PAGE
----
Google’s opening up about their data centers in a pretty big way. From being secret to even the locations a few years ago they’ve now posted a street view tour, as well as some pretty great video. Facebook has also become a bit more open in terms of their data center operations.
Part of this openness is to make the “internet” seem more trustworthy and less intimidating. The other part is to show off the energy-saving improvements they are making in the wake of controversy data centers have faced over their power usage.
I think someone at Google or Facebook needs to get me a tour of their facility 😉 .
Big news today is that Google “unveiled” (more like confirmed) some data center secrets:
It has been known for years that Google has been building it’s own servers rather than buy from a vendor. They have defended this as their servers are more efficient and customized for their needs than they could ever buy. They cut out things like a video card which do nothing but add a point of failure and waste power. They put a battery on the server itself rather than have a UPS for the rack they found it to be more cheaper and more efficient. They also hang the power supply away from the rest of the system itself, presumably for cooling. This actually isn’t shocking since it’s been leaked several times before, though this is the first time that I’m aware of Google speaking publicly about their design in this much detail.
Container Data Centers
Apparently since 2005 Google has been using shipping containers as data centers. It’s been known for a long time Google was interested in the idea (as were other companies) but a first that they have actually been using them for a while. 1,160 servers per container utilizing 250 kilowatts of power = 780 watts per square foot. Very impressive.
I guess it’s only a matter of time before we see commercial servers, and perhaps even some desktops with power supplies that have their own batteries.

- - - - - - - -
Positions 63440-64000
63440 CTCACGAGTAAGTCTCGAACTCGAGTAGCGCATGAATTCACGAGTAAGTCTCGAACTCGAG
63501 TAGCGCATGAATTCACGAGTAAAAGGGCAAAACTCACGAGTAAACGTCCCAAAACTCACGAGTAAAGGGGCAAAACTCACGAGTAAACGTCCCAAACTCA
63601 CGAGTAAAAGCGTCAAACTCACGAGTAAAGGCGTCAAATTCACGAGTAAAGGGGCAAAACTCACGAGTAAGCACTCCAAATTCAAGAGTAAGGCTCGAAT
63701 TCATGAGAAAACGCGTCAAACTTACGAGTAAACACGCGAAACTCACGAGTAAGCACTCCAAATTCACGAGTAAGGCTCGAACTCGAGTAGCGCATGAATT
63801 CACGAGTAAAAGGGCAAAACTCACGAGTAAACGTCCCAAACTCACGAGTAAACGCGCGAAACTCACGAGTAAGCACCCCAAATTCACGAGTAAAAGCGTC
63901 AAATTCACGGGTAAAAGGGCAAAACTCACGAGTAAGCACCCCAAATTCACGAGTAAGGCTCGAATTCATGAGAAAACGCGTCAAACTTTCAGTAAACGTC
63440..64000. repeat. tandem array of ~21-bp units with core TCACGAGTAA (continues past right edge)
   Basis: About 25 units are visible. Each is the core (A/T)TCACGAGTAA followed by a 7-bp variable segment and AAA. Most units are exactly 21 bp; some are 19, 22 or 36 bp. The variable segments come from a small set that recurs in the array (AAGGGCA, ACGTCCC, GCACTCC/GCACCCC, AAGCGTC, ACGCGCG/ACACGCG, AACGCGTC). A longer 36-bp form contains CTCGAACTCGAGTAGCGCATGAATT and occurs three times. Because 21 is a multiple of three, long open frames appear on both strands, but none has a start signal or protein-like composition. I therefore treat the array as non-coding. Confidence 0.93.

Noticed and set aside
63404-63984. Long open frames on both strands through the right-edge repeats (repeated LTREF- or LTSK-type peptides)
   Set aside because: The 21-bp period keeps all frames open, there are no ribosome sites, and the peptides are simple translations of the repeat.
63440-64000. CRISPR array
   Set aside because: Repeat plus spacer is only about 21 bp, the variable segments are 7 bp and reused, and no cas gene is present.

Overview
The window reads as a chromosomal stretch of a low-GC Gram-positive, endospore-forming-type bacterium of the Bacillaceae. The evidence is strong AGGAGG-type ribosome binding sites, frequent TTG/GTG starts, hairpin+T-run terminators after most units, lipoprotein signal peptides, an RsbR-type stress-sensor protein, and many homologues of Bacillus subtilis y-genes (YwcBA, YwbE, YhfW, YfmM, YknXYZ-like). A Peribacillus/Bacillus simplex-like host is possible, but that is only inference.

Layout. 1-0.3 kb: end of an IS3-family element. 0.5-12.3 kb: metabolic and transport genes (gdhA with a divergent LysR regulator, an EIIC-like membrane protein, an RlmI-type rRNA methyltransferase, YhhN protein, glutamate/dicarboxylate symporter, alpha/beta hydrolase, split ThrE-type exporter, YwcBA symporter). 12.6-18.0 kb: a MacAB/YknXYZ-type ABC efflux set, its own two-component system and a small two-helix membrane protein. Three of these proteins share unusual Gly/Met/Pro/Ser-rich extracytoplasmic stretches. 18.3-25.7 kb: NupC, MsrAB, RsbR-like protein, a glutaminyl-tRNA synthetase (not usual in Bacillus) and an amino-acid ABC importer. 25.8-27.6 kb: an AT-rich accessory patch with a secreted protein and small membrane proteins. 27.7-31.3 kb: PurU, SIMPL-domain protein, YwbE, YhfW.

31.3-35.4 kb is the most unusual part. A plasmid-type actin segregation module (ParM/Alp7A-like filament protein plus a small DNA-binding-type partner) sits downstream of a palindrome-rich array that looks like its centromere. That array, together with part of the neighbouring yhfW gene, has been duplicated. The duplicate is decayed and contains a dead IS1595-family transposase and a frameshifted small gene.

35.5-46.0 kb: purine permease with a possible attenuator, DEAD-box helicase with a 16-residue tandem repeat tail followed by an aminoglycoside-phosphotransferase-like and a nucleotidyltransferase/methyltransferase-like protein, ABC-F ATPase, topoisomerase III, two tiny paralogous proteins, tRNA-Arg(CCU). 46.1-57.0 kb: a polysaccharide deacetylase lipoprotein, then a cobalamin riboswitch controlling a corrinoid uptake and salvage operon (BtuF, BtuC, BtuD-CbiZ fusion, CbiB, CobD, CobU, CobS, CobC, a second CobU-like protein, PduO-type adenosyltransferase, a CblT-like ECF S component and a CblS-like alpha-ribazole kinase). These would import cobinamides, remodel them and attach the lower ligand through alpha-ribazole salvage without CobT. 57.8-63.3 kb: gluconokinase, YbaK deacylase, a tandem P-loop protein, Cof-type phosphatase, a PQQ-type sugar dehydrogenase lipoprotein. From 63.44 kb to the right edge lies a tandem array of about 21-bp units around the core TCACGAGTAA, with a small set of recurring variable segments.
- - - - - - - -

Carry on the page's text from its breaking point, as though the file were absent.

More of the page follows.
Update [4/11/2009 @ 5:00 PM EST]: Google has a blog post up including video of the summit.
Last Friday (May 2), the data center where this site lives suffered a power fluctuation due to some tornado activity in the area. The actual outage (if there was even one) seemed to have been in the 5 minute ballpark based on various monitors. Apparently this somehow resulted in a routing problem resulting in some lag and packet loss for some (including myself). Possibly a router that didn’t persist as well as one would hope. This is being investigated.
As a result, if this site (and it’s feed) seems slower than normal, that’s the reason.
Most appliances sold in the US are now required to ship with the infamous EnergyGuide Label. That yellow label is most associated with major appliances, but it could be utilized beyond that. It’s a pretty simple idea in principle. The label makes it very clear how much power the device consumes, and based on average usage how much it will cost the consumer to operate on a yearly basis.
Perhaps it’s about time to adopt a similar convention for computers, servers, displays, printers, and networking equipment. Doing so would have several benefits:
- Make consumers aware of the variety in efficiency – Different products consume different amounts of power. Being able to easily compare isn’t a bad thing.